MedTech that can reduce the rate of infections and time spent in in-patient care has the potential to contribute to a significant reduction in healthcare costs. However, for innovation to thrive, greater investment is required in medical device manufacturers to allow for the necessary clinical trials, design developments and regulatory approval to be achieved – all of which take years to complete. With the right investments and enough clinical data, innovation has the potential to transform patient recovery and reduce costs, helping relieve the financial burden of surgery for healthcare systems across the globe.
 Organ Donation and Transplantation Activities. Global Observatory on Donation and Transplantation (GODT). 2019. Accessed March 2022. http://www.transplant-observatory.org/wp-content/uploads/2021/06/GODT2019-data_web_updated-June-2021.pdf
 Organ Donation Statistics. HRSA Organ Donor. [Website]. Accessed March 2022. https://www.organdonor.gov/learn/organ-donation-statistics#:~:text=As%20of%202021%2C%20169%20million,allows%20for%20deceased%20organ%20donation.
 Facts and Myths About Organ Donation. American Transplant Foundation. 2022. [Website]. Accessed March 2022. https://www.americantransplantfoundation.org/about-transplant/facts-and-myths/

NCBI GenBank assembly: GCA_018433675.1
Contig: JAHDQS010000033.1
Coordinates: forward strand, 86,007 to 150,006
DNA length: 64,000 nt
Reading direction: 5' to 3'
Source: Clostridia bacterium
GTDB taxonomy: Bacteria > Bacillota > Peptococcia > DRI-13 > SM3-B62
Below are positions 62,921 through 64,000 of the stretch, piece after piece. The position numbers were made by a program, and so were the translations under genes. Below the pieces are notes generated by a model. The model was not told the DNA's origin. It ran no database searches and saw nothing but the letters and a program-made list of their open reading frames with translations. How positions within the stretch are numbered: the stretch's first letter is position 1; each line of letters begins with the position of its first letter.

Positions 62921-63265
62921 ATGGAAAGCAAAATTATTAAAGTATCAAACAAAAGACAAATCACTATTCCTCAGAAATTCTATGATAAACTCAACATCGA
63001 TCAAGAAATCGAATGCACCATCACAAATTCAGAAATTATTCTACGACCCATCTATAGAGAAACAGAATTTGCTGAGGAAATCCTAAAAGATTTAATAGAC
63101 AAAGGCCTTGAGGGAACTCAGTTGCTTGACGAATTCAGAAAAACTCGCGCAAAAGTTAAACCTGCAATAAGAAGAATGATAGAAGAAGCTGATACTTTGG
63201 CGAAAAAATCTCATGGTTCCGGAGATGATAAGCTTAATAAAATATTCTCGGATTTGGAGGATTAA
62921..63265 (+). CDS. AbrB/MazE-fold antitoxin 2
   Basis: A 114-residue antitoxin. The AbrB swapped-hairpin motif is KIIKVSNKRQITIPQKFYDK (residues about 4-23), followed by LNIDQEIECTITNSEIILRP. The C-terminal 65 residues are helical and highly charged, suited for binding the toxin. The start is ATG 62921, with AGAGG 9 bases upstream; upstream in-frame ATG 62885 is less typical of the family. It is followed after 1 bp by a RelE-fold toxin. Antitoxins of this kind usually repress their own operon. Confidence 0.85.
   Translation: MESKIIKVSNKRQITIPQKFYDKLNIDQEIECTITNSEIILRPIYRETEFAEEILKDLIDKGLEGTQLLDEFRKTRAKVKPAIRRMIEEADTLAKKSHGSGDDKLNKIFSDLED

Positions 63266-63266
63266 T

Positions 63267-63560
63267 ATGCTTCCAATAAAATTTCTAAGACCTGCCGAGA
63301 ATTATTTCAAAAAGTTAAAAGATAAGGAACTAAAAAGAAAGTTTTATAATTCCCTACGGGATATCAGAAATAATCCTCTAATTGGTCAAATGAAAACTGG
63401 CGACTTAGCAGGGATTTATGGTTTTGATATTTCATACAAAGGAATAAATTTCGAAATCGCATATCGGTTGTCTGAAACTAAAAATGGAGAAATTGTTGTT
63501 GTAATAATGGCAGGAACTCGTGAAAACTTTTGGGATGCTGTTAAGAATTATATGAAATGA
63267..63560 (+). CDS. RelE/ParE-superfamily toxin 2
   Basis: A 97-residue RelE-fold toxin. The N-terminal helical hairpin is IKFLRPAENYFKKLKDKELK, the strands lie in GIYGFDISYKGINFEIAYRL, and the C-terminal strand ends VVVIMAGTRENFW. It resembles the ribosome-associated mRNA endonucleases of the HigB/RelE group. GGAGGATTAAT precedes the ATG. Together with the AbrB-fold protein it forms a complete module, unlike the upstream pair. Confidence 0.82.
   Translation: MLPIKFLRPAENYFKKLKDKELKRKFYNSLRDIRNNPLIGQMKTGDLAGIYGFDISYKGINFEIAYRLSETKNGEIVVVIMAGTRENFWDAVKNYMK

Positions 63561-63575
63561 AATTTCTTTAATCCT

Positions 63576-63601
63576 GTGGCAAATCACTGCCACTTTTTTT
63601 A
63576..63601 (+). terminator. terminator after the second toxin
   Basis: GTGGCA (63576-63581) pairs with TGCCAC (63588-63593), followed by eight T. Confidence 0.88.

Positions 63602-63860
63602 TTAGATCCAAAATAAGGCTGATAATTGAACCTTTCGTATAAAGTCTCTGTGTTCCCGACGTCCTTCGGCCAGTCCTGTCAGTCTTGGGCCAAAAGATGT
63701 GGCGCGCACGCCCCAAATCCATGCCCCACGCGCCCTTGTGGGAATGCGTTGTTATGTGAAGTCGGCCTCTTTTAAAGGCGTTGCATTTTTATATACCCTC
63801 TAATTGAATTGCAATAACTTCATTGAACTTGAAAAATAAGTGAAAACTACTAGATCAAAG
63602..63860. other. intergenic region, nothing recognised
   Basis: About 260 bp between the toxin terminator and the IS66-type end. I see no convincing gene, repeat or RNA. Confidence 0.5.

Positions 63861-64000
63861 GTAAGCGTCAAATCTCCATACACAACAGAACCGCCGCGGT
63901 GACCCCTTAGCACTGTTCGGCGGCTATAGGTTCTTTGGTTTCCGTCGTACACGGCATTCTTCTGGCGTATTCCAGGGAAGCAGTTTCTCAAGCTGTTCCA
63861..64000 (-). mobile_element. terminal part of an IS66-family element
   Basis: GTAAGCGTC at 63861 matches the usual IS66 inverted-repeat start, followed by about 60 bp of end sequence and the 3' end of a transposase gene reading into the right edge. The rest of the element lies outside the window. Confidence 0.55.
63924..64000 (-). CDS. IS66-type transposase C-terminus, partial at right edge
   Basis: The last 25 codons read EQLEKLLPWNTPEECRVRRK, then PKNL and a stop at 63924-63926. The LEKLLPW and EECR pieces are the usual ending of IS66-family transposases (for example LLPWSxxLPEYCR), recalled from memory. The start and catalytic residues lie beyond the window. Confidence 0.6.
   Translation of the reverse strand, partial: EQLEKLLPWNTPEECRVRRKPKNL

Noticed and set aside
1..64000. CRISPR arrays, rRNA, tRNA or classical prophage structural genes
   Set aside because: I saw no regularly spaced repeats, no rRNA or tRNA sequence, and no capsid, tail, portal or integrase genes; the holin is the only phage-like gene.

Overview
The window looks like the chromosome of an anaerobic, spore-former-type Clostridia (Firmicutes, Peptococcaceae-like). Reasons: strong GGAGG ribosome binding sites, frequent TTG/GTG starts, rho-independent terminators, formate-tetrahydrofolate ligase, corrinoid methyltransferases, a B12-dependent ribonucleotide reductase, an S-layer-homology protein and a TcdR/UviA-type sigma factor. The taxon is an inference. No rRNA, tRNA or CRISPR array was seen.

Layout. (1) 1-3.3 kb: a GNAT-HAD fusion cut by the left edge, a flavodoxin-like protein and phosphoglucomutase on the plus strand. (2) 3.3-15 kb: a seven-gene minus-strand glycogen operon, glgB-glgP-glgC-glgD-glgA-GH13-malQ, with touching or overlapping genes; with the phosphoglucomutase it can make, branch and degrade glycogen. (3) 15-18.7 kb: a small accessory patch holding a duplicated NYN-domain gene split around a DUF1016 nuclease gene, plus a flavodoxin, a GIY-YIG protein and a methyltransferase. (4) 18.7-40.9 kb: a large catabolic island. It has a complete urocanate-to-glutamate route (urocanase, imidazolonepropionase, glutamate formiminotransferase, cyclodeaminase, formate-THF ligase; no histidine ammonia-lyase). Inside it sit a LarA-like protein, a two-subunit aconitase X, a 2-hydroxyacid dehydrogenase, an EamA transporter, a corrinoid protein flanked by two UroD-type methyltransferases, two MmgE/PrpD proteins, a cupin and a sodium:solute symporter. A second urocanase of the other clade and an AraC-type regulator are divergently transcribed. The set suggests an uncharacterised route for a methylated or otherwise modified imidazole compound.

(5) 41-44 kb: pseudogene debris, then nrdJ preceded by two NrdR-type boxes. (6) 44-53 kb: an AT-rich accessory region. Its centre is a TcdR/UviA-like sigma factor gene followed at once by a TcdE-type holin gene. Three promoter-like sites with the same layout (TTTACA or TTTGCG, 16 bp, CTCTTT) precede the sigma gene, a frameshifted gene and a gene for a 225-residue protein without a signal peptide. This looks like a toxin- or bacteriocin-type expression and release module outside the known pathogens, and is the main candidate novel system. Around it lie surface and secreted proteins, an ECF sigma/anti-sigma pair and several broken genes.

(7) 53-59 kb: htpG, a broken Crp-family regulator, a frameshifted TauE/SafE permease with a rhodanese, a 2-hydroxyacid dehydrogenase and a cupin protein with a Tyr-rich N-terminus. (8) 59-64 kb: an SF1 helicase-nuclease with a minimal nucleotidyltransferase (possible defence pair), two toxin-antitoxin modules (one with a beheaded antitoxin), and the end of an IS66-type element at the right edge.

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 The Kidney Project. University of California San Francisco. 2018. [Website]. Accessed March 2022. https://pharm.ucsf.edu/kidney/need/statistics
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 Kidney Disease: The Basics. National Kidney Foundation. [Website]. Accessed March 2022. https://www.kidney.org/news/newsroom/fsindex
 Organ Transplants Without Life-Long Drugs. National Institutes of Health. 2012. [Website]. Access March 2022. https://www.nih.gov/news-events/nih-research-matters/organ-transplants-without-life-long-drugs.
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 Zimlichman E, Henderson D, Tamir O, Franz C, Song P, Yamin CK, Keohane C, Denham CR, Bates DW. Health care–associated infections: a meta-analysis of costs and financial impact on the US health care system. JAMA Intern Med. 2013;173(22):2039–46.
View Mr. Ross article on The Burden of Venous Leg Ulcers and Limited Health Literacy, published January 28, 2022 here.